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Bill To Enact Alcohol Tax Squeaks By Navajo Lawmakers

Bill To Enact Alcohol Tax Squeaks By Navajo Lawmakers


Source: Law360

By Caroline Simson

July 28, 2015


The Navajo Nation has approved legislation proposing a 3.25 percent tax on alcoholic beverages sold in its casinos, which will be used to combat drunk driving on the Navajo reservation.


The tax, approved by the Navajo Nation Council on July 23 by a 10-9 vote, will apply to alcoholic beverages that are sold individually, so the responsibility for payment will be at the consumer level. The legislation, which comes on the heels of a controversial initiative earlier this year to impose a 2 percent tax on junk food, still must be signed by Navajo Nation President Russell Begaye.


The expected annual tax revenue of $73,000 will be used to fund sobriety checkpoints on the reservation, according to Council Delegate Edmund Yazzie, who sponsored the legislation. The tax is expected to take effect no later than Oct. 1.


Yazzie told Law360 on Tuesday that the initiative has been in the works for close to two years. He said that the legislation became an obvious choice after reviewing approaches taken by other local jurisdictions, and characterized the law as “one stepping stone” in the nation’s efforts to combat problems associated with alcohol.


The bill had faced opposition from council members who worried about the relative costs of collecting the tax compared to the projected annual revenue from the initiative. Moreover, $73,000 a year might not be enough if additional personnel have to be hired to conduct the checkpoints, according to Council Delegate Seth Damon.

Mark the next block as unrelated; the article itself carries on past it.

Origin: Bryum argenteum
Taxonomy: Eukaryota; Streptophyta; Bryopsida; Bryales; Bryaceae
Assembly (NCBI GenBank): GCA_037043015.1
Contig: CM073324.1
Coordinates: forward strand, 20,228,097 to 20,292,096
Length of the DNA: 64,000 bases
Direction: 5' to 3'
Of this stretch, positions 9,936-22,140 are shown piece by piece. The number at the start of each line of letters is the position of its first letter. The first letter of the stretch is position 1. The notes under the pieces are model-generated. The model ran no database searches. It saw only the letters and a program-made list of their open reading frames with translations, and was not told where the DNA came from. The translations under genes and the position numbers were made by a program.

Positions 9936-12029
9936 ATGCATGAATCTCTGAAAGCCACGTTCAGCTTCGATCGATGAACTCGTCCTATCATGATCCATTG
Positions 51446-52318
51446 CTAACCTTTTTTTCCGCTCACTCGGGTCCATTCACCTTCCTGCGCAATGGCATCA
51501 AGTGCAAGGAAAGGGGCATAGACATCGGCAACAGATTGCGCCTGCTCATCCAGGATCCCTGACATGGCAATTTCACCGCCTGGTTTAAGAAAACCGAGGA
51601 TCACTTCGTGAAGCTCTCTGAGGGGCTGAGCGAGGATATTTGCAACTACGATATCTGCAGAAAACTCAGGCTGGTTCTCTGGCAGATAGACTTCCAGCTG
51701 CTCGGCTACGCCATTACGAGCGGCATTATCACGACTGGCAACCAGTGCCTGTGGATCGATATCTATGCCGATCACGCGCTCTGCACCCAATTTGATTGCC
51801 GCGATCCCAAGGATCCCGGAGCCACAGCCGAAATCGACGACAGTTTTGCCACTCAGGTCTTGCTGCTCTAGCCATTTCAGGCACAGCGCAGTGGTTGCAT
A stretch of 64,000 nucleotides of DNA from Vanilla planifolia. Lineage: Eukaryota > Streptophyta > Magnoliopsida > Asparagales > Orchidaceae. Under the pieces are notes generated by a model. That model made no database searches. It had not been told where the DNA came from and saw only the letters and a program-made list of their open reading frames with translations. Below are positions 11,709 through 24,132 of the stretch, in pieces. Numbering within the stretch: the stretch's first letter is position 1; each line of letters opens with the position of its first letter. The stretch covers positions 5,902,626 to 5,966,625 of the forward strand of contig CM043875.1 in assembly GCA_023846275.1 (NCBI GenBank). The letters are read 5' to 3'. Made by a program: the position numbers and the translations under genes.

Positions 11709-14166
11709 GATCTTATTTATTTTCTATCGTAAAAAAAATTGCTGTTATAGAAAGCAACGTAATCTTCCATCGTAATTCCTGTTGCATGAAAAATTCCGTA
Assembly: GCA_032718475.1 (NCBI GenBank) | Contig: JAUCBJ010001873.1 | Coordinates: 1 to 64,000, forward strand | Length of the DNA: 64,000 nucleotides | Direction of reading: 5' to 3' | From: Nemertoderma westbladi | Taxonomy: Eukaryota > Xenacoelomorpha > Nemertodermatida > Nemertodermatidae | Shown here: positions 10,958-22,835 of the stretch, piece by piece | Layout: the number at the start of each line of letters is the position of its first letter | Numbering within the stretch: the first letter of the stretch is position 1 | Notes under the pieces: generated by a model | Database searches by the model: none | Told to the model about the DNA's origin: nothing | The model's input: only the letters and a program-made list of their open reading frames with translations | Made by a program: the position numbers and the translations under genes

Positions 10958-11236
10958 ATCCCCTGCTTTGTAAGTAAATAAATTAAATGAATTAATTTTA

Nevertheless, other council delegates stressed that rejecting the proposed tax could send a message that the council is against law enforcement initiatives.


“$73,000 might not sound like a lot to you, but it means a lot to the officers who want to put up their DUI checkpoints,” said Delegate Otto Tso in a statement. “We need to get dollars to them so they can continue to save lives.”


Currently, the nation operates four casinos: three in New Mexico, and one in Arizona. Alcohol is generally not sold on the reservation except in three of the four casinos, Yazzie said.


The tax follows on the heels of the Navajo Nation’s controversial “junk food tax,” enacted earlier this year in an effort to steer its citizens toward healthier food options.


The junk food tax, which went live on April 1, came in the midst of a massive health crisis for the Navajo Nation, which spans three states and is home to more than 200,000 people. Obesity rates soar as high as 60 percent in some parts of the nation, and roughly 20 percent live with diabetes, according to the junk food law, which is called the Healthy Dine Nation Act of 2014.


Despite these numbers, the junk food tax battled severe opposition and was previously defeated, highlighting the difficult, delicate and sometimes defiant battle that ensues when lawmakers try to influence consumer behavior.


Since the nation already imposes a 5 percent sales tax on food, the junk food tax imposes an additional 2 percent tax on high-calorie snacks and foods with minimal nutritional value, bringing the total tax on junk food and sugary snacks to 7 percent.


This tax comes after the nation, in the spring of 2014, eliminated its 5 percent tax on fresh fruits and vegetables in a push to make healthy foods more affordable in Navajo country, which is classified by the U.S. Department of Health as a food desert that lacks access to fresh produce and healthy foods.


Yazzie was careful to make clear in his July 23 statement that the alcohol tax will not interfere with the junk food tax, since it will only impose the tax on individuals who consume alcohol within a casino.